I'm feeling quite burnt out. >_<
This is also the point where I start to wax lyrical about my chronic debate over what job I should level or "max out". After all, I'm leveling my Red Mage right now, but to what end, to what purpose? Granted, I was inspired by watching Avesta solo Bune (and lots of other things!) but a bit of that wonder has died down, although I suppose with my current policy when it comes to HNM/sky, it looks like the only way I'm ever going to get my Zenith Mitts is to solo Genbu myself! (although granted, the pop items could be rather tricky...-_-)
As such, I've been spending a little bit more time out-of-game keeping myself occupied with some things here and there. ^^
Following through with an earlier post, I ended up ordering a book, Synthetic Worlds written by Edward Castronova at Indiana University. In it, he goes into detail about what an MMORPG is, what an MMORPG experience is, and the part that interests me greatly, the effects and workings of a virtual economy, and what happens when virtual meets real. It's also written in a very readable, casual style (although it does pick up and get more technical). Here's a short excerpt,
This book claims that synthetic worlds have become important in some sense, that they are now well worth study, even if they are, at the moment, little more than souped-up video games. Once one reecognizes that a silver piece in Sabert's world can have value just like a US dollar, one also must realize that the silver piece is not merely like money, it is money...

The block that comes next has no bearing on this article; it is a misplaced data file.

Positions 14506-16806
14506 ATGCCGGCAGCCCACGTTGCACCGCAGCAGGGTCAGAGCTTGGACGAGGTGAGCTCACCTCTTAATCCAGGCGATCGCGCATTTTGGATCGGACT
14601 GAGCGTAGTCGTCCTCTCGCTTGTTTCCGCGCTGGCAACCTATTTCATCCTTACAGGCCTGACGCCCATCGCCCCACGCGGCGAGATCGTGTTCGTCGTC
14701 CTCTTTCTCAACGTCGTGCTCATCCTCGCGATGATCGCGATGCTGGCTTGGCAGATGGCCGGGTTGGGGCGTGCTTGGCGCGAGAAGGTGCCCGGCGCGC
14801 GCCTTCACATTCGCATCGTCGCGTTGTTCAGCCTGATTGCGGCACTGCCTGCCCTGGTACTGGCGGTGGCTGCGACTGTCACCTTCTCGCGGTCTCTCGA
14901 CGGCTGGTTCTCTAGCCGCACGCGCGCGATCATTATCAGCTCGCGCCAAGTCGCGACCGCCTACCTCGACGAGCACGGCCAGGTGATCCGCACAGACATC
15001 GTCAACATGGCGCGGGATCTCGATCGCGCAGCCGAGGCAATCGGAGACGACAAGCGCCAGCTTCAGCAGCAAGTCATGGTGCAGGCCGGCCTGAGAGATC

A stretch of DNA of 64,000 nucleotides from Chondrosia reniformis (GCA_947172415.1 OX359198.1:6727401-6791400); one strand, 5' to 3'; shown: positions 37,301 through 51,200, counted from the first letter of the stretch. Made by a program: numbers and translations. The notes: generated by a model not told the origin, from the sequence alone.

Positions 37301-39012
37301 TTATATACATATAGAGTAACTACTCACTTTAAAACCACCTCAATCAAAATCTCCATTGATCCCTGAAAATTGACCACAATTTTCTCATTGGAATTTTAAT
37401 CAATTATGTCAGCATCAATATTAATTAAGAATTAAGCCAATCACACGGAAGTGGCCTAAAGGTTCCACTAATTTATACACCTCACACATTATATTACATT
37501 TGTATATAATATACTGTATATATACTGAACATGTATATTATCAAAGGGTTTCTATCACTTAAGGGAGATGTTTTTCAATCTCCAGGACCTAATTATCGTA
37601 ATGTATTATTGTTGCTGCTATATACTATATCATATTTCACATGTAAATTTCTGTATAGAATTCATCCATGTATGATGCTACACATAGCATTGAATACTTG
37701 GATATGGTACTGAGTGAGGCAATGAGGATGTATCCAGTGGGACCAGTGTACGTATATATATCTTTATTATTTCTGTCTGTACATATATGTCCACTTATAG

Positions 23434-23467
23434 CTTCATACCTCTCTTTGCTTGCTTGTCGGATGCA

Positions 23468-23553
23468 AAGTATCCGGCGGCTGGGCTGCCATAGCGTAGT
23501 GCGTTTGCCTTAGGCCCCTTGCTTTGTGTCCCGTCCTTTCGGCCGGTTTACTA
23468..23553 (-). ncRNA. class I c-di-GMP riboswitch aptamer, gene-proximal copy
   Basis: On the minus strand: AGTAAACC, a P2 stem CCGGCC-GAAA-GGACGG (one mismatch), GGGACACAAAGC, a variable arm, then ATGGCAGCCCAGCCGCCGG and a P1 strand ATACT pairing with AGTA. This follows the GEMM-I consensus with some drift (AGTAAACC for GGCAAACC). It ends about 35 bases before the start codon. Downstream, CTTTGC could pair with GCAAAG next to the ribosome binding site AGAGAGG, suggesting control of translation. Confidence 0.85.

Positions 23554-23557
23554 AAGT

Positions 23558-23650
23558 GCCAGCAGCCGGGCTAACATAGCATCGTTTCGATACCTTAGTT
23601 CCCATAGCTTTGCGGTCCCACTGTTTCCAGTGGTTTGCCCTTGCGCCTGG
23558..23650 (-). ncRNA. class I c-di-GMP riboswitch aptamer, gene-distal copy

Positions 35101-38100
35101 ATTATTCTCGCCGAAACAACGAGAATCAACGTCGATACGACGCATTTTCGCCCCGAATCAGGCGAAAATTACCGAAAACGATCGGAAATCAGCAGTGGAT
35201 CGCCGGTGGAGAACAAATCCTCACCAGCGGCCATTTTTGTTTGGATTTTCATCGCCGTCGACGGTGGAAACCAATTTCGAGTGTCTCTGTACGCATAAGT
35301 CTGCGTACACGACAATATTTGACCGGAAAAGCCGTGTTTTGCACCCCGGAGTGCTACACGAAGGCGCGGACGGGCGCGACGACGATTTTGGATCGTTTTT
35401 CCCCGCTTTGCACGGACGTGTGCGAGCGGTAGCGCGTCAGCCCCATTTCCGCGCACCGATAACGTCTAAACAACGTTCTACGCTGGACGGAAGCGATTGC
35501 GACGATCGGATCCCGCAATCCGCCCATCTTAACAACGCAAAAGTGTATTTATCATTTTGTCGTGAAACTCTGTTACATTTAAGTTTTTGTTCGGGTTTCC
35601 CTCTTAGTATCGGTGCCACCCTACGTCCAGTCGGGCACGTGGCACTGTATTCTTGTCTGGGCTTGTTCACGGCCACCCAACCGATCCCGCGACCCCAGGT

...Focusing on economics for a moment, note that Sabert found gems in the environment and he sold them for money. That looks like individual labor supply to me, and individual money demand...It therefore has a nominal wage rate and price level. That means it has a real wage rate and real gross domestic product. In fact, Sabert's world can potentially be measured by every macroeconomic indicator that can be applied to Earth countries.
In particular, he goes on to briefly talk about the infamous problem that we all know and love- "Real Money Trade". To me, while I personally do not approve of RMT, I find the whole dynamics of this melding between real and virtual economies fascinating.
Soon a new entrant in the game item trading emerged, Internet Gaming Entertainment Ltd. (IGE)...This business model simply takes everything we know about customer satisfaction and applies it to virtual-item sales, or RMT- real money trade.
...Yet for all its success, IGE and its competitors are not fully accepted within the gaming industry. Game developers in general seem to wish that IGE and the market it feeds would go away. For the fact is, the developers are trying to build a fantasy existence, and the idea that not only is this alleged fantasy irreparably intermixed with reality, but that some outsider can make millions off of that fact, is troubling.